YUMA, Ariz. — Fourteen illegal immigrants who died in the Arizona desert this week are just the latest victims of a trek that promises prosperity but often ends in tragedy.
Southern Arizona has been a popular crossing point for illegal entrants since the mid-1990s as crackdowns in California and Texas forced them to brave the region’s scorching temperatures and desolate landscape in search of a better life in America.
“Unfortunately, people’s lives are so desperate that they won’t stop coming — they’ll just keep trying,” said Rick Ufford-Chase of BorderLinks, a Tucson-based public-awareness group.
“It’s simply not possible to carry enough water across the desert,” Ufford-Chase said. “So we’ve made the act of looking for a better job in the United States a crime that carries the death penalty with it.”
The immigrants died after smugglers abandoned them last weekend with little food and water in temperatures that reached 115 degrees.
The smugglers left them in the Cabeza Prieta National Wildlife Refuge, telling them they need only walk a few hours to reach a highway. The highway was more than 50 miles away.
Only 12 were still alive when the Border Patrol discovered them Wednesday and Thursday. The survivors, many from the Mexican state of Veracruz, were hospitalized in Yuma with severe dehydration and related kidney damage. One was missing.
The victims are among 48 immigrants who have died trying to cross the Arizona desert since last fall. It was believed to be the deadliest attempt to cross the U.S.-Mexico border since 1987, when 18 Mexican men died in a locked railroad boxcar near Sierra Blanca, Texas.
Johnny Williams, a regional director for the Immigration and Naturalization Service, placed much of the blame on smugglers who charge people hundreds of dollars for passage into the United States.
“The people from Veracruz didn’t decide themselves to come to this cauldron,” Williams said. “These smugglers convince people that they know the way to go.
“In this particular case, they told the people it would only take a couple of hours. A few hours later it turns into a fight to their death.”
The Rev. Javier Perez, a Roman Catholic priest who visited the hospitalized immigrants Thursday, said they told him they survived by digging up roots and breaking cactus to drink its juice. One told doctors he drank his own urine in desperation.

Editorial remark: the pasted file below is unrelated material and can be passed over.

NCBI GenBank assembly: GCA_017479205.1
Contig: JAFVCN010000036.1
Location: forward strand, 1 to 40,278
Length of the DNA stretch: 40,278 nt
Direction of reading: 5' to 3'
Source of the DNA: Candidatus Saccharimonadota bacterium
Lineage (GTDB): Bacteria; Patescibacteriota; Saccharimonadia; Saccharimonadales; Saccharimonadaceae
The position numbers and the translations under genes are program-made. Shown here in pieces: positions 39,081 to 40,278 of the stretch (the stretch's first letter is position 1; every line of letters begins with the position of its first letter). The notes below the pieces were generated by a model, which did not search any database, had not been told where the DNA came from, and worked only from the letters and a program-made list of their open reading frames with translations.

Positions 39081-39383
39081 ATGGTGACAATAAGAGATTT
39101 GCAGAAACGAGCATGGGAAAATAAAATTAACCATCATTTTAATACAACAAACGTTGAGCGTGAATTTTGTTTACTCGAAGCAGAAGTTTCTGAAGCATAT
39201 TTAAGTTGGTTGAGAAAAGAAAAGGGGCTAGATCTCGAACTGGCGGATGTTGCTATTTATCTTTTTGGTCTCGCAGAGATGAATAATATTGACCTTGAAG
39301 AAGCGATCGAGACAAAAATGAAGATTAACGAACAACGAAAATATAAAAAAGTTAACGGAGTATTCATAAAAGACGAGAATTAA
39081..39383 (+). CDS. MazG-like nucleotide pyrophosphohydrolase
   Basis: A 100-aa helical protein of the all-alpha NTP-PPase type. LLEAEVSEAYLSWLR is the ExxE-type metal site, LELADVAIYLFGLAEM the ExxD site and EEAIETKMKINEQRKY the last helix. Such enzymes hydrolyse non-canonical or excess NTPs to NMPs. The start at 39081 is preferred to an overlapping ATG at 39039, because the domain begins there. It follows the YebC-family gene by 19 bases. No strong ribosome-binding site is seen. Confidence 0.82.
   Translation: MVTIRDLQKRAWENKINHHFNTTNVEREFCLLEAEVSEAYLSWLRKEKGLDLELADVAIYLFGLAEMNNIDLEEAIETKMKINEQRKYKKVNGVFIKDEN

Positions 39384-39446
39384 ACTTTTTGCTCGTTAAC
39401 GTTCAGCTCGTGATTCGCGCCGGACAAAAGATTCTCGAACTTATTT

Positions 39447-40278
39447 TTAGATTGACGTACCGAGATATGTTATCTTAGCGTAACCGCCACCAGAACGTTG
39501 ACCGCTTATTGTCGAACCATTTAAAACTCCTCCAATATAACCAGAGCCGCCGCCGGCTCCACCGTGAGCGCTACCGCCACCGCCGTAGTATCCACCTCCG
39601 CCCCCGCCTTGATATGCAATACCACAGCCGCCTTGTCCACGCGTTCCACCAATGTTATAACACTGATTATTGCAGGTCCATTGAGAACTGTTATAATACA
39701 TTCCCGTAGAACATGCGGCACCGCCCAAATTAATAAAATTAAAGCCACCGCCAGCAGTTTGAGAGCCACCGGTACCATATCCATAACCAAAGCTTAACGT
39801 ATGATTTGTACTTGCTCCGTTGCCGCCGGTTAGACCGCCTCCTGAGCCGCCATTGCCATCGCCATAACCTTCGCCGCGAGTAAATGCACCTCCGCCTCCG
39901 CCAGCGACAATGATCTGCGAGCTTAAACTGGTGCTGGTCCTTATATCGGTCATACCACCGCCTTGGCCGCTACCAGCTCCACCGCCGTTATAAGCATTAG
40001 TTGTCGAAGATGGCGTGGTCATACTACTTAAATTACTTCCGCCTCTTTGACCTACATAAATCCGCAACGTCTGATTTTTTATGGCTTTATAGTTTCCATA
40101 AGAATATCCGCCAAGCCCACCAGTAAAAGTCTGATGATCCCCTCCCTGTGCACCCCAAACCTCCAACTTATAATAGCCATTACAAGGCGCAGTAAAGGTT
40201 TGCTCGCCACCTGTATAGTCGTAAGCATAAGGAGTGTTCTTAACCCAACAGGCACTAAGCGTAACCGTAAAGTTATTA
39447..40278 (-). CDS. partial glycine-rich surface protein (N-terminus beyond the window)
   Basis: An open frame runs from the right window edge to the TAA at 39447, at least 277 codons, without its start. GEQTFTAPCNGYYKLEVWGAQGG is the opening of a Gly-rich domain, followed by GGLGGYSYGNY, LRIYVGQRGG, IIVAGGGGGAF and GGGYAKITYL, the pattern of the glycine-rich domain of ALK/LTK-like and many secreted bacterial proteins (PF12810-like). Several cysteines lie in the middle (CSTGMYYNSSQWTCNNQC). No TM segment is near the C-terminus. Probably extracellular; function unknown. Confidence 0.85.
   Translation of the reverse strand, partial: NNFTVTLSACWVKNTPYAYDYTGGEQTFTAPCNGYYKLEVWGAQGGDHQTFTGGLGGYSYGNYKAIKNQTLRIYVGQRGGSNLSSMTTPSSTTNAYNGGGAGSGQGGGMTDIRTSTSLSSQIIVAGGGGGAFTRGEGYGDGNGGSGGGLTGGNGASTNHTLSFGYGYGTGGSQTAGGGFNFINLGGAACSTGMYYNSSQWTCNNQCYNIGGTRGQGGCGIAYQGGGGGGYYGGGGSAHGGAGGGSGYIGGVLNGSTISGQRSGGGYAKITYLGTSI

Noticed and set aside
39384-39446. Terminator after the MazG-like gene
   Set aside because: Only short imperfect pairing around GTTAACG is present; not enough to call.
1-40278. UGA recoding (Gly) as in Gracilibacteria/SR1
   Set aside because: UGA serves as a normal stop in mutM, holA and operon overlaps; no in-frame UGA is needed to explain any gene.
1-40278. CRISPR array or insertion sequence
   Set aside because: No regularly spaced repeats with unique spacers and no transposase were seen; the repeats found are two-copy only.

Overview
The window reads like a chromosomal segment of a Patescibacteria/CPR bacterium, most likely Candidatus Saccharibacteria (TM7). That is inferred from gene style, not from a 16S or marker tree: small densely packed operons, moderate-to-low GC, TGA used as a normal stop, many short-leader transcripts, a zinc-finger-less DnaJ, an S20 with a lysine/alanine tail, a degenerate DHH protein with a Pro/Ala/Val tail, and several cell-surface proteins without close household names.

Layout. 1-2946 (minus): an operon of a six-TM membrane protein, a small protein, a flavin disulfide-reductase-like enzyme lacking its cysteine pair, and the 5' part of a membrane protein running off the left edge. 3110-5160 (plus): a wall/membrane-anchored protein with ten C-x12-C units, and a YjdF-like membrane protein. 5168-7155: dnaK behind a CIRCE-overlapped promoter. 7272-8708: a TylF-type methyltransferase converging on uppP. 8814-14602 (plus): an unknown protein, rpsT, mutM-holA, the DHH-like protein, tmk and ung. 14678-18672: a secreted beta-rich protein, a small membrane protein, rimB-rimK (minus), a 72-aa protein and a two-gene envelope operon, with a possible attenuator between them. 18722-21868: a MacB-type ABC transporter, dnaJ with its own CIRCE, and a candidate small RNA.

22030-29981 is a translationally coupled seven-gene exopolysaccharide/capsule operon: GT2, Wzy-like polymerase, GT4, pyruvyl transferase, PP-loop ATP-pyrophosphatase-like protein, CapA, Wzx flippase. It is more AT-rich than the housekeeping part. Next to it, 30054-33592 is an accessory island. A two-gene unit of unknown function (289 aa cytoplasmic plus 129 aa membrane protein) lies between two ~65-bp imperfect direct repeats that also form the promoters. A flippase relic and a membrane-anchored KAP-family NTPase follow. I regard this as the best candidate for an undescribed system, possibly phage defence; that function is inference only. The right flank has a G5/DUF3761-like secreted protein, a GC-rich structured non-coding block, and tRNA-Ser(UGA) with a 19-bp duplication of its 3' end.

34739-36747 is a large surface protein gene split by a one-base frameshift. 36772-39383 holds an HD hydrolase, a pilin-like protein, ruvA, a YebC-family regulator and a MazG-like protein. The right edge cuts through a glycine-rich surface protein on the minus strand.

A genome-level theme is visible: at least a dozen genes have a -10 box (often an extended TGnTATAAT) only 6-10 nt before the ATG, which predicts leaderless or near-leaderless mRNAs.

“They don’t want anything more to do with the United States,” Perez said. “They want to go back.”
According to the Border Patrol, 106 people died while crossing southern Arizona’s deserts during the 12-month period that ended on Sept. 30, 2000, and more than 4,200 others have been rescued since 1998.
So far this fiscal year, 388,337 illegal immigrants have been stopped, according to INS reports.
Mark Krikorian, executive director of the Center for Immigration Studies in Washington, D.C., said the deaths are the result of economic disparity between the two nations and of U.S. immigration policies that make it difficult to cross the border but easy to stay once they make it.
“What we have now is a toxic combination,” he said.
Government officials in the United States and Mexico condemned immigrant smugglers and pledged to work together to find a long-term solution for illegal border crossings.
Until a solution is found, border officials know they will continue to see illegal crossings that end in tragedy.
“The border is more difficult to cross than ever in history, and callous smugglers are moving the crossers to the more dangerous points,” INS spokesman Robert Gilbert said. “I don’t think we want to lose awareness that even before we had a national strategy, the border was a dangerous environment.”
On the Net:
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